Arab 'Booker' stirs up passion

Arabs have translated 100,000 books over the past millennium - almost what Spain translates in a year.

jp.services2 (photo credit: )
(photo credit: )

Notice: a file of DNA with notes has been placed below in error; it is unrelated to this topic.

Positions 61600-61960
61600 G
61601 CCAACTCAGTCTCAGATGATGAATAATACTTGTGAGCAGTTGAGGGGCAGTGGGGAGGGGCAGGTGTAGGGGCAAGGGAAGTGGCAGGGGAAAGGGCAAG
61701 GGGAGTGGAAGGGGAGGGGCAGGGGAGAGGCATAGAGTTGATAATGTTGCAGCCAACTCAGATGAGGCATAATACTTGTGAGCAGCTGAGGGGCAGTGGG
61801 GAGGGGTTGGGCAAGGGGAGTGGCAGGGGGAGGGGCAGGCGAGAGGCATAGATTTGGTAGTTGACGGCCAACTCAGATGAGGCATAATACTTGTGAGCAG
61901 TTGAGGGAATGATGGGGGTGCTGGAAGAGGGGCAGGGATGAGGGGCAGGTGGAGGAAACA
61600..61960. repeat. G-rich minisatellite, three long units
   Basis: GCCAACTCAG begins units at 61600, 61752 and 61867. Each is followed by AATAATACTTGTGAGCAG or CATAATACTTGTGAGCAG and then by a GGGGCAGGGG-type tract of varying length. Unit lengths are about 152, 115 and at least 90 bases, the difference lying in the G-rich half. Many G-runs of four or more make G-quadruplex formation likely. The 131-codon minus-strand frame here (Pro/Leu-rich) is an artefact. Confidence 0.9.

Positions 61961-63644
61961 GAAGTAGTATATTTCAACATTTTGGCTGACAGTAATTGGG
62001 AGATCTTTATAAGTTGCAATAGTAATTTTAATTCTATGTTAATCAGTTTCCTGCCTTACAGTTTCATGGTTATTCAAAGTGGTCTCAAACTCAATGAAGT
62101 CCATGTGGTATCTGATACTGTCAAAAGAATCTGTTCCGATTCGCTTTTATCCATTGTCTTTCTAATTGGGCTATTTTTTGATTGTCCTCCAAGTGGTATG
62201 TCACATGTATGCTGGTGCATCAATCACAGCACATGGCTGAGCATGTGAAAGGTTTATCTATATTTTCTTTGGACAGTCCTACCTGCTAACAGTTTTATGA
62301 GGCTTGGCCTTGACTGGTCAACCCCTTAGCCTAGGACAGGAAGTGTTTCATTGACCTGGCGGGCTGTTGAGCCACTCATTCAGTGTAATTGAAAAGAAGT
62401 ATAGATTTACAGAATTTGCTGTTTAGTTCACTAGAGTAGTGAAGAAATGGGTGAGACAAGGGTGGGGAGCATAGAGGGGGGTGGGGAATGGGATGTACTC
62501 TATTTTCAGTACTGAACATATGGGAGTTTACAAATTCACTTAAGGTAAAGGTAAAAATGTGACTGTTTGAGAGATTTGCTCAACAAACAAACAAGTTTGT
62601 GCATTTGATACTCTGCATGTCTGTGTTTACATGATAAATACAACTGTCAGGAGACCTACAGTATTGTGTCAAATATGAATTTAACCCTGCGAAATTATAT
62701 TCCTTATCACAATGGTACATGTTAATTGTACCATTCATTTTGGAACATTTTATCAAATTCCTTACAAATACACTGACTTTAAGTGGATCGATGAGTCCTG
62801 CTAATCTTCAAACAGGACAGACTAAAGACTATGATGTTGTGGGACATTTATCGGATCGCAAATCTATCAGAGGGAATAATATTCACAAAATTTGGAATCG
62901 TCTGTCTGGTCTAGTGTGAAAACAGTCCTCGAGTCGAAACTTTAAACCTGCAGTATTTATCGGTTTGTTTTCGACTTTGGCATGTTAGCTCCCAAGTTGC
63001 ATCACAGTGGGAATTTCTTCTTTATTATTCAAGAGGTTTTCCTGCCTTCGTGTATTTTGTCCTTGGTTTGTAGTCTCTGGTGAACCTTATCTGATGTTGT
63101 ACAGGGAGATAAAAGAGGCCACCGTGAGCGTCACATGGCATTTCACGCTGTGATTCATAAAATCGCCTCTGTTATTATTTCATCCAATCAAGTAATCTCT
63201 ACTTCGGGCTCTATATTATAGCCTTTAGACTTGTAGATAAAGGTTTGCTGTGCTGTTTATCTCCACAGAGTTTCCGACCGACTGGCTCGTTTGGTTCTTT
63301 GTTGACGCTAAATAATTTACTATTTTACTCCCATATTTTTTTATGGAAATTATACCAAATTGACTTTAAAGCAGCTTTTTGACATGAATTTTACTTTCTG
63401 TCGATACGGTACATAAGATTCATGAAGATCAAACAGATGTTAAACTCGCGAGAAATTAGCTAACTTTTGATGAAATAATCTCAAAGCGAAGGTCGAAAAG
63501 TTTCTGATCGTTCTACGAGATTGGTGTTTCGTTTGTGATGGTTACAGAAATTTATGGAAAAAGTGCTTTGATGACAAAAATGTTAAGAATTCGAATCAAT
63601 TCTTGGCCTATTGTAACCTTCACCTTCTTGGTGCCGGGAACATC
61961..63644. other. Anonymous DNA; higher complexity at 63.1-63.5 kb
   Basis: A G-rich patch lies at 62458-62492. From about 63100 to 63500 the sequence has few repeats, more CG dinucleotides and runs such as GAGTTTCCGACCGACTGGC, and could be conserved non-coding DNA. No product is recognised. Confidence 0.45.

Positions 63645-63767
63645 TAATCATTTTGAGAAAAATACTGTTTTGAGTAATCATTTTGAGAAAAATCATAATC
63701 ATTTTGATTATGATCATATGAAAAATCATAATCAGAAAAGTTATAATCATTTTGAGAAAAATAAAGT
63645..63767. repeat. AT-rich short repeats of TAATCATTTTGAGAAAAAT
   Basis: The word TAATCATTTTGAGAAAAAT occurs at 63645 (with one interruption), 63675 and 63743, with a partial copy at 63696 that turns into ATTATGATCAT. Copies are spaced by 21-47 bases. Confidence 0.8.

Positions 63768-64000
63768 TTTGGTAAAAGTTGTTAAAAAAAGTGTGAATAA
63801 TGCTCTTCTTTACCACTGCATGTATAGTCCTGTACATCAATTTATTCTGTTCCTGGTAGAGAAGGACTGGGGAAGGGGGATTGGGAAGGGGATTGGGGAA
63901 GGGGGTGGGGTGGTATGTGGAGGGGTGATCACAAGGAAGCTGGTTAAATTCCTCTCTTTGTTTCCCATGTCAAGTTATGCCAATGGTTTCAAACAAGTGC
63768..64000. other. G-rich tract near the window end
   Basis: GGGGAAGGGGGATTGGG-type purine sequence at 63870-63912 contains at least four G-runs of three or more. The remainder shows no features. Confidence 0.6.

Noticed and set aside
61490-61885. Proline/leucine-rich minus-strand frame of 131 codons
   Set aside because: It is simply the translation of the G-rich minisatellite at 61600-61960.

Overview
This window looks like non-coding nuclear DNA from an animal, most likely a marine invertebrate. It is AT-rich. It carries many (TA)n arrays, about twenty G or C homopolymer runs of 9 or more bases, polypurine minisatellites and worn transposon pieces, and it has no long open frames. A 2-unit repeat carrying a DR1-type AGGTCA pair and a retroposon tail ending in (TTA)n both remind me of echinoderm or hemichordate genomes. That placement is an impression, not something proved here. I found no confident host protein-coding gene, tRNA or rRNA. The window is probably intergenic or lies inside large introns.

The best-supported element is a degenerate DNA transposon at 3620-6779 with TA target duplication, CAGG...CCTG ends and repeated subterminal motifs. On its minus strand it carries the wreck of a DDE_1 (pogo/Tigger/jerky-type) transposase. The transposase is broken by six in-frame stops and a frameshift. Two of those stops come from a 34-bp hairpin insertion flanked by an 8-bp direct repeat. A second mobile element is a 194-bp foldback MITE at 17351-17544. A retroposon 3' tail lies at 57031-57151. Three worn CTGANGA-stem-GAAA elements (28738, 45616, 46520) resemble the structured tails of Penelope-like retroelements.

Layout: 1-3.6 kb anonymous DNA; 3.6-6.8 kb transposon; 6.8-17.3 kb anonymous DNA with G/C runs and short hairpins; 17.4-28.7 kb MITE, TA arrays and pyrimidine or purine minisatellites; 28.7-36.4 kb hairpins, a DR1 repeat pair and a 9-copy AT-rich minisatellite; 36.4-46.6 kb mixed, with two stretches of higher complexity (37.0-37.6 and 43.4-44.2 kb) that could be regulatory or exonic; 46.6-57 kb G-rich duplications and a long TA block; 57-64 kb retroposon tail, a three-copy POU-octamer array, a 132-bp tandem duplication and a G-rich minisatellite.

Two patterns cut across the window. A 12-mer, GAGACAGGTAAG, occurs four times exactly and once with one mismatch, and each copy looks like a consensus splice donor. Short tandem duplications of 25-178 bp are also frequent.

Arabs have translated about 100,000 books over the past millennium; that's almost the average that Spain translates in a year, according to one UN report by Arab scholars. The number of non-religious works issued in Arabic remains tragically low, the study adds, noting a lack of reliable data. Perhaps the International Prize for Arabic Fiction could help change this sad record. The contest's first winner, Egyptian Baha Taher, was selected in Abu Dhabi today. One aim of the $50,000 award, modeled on Britain's Man Booker Prize, is to stimulate interchange between Arab countries, where mutual suspicions can be endemic. In this it has already succeeded, judging from the London news conference where the six finalists were announced in January. As the chairman of the Russian Booker Prize for Fiction, I'm inured to passionate debates about literature. Yet this was the liveliest exchange between journalists and a book-judging panel that I've ever witnessed. Why are the books so gloomy, one Arab correspondent demanded after learning that the finalists delved into such matters as oppression in Syria and the horrors of civil war in Lebanon. Because there's little in Arab societies to be cheerful about, replied one judge, Mohammed Bennis, a sophisticated Moroccan poet and critic. But who, asked another reporter, are these authors? Are they just emigres who reinforce foreign stereotypes about Arabs? That got the panel going. No, the judges shot back, the shortlist isn't emigre literature, even though some of the writers have been forced to live abroad. THEN CAME the inevitable hint of inter-Arab jealousies. Why hadn't a single book from the Maghreb countries made the shortlist? Because entries came from 18 Arab countries, the judges said, and 18 into six doesn't go. Perhaps the most encouraging sign was that no one during this hour of debate mentioned either the US or Israel - still less sought to blame them for the Arab world's cultural woes. The finalists in this inaugural contest include two prominent Egyptian writers. Baha Taher was nominated for Sunset Oasis and Mekkaoui Said for Swan Song. Also on the shortlist are two Lebanese authors, Jabbour Douaihy for June Rain and May Menassa for Walking in the Dust. Jordanian Elias Farkouh won a place in the final round with The Land of Purgatory, while Syrian Khaled Khalifa was cited for In Praise of Hatred. Each finalist will receive $10,000. It's no accident that the prize is based in Abu Dhabi, the capital of one of the few Arab societies it is possible to be upbeat about. Not content with oozing oil and gas from every pore, Abu Dhabi is going flat out to become the cultural center of the Middle East. The city is to host a new Guggenheim Museum designed by Frank Gehry, not to mention an outpost of the Louvre. Arab reluctance to translate Western works is reciprocated: Western publishers hesitate to issue novels from the Mideast. So an added bonus to this new prize is that Tetra Pak heiress Sigrid Rausing, who owns U.K. publishers Granta and Portobello, has pledged to fund an English translation of the winner. No doubt squalls lie ahead, as this or that mullah or authoritarian regime proscribes this or that winning novel. Yet if stable and open societies are ever to emerge in the Middle East, the key battles must be fought with ideas, and by Arabs themselves. If ever there were a role for the right kind of socially engaged novel, it is here. The writer is a former UK diplomat and member of parliament, a critic for Bloomberg News and an unpaid adviser to the Arab fiction prize. His brief stay in Abu Dhabi was funded by the Emirates Foundation. The opinions expressed are his own.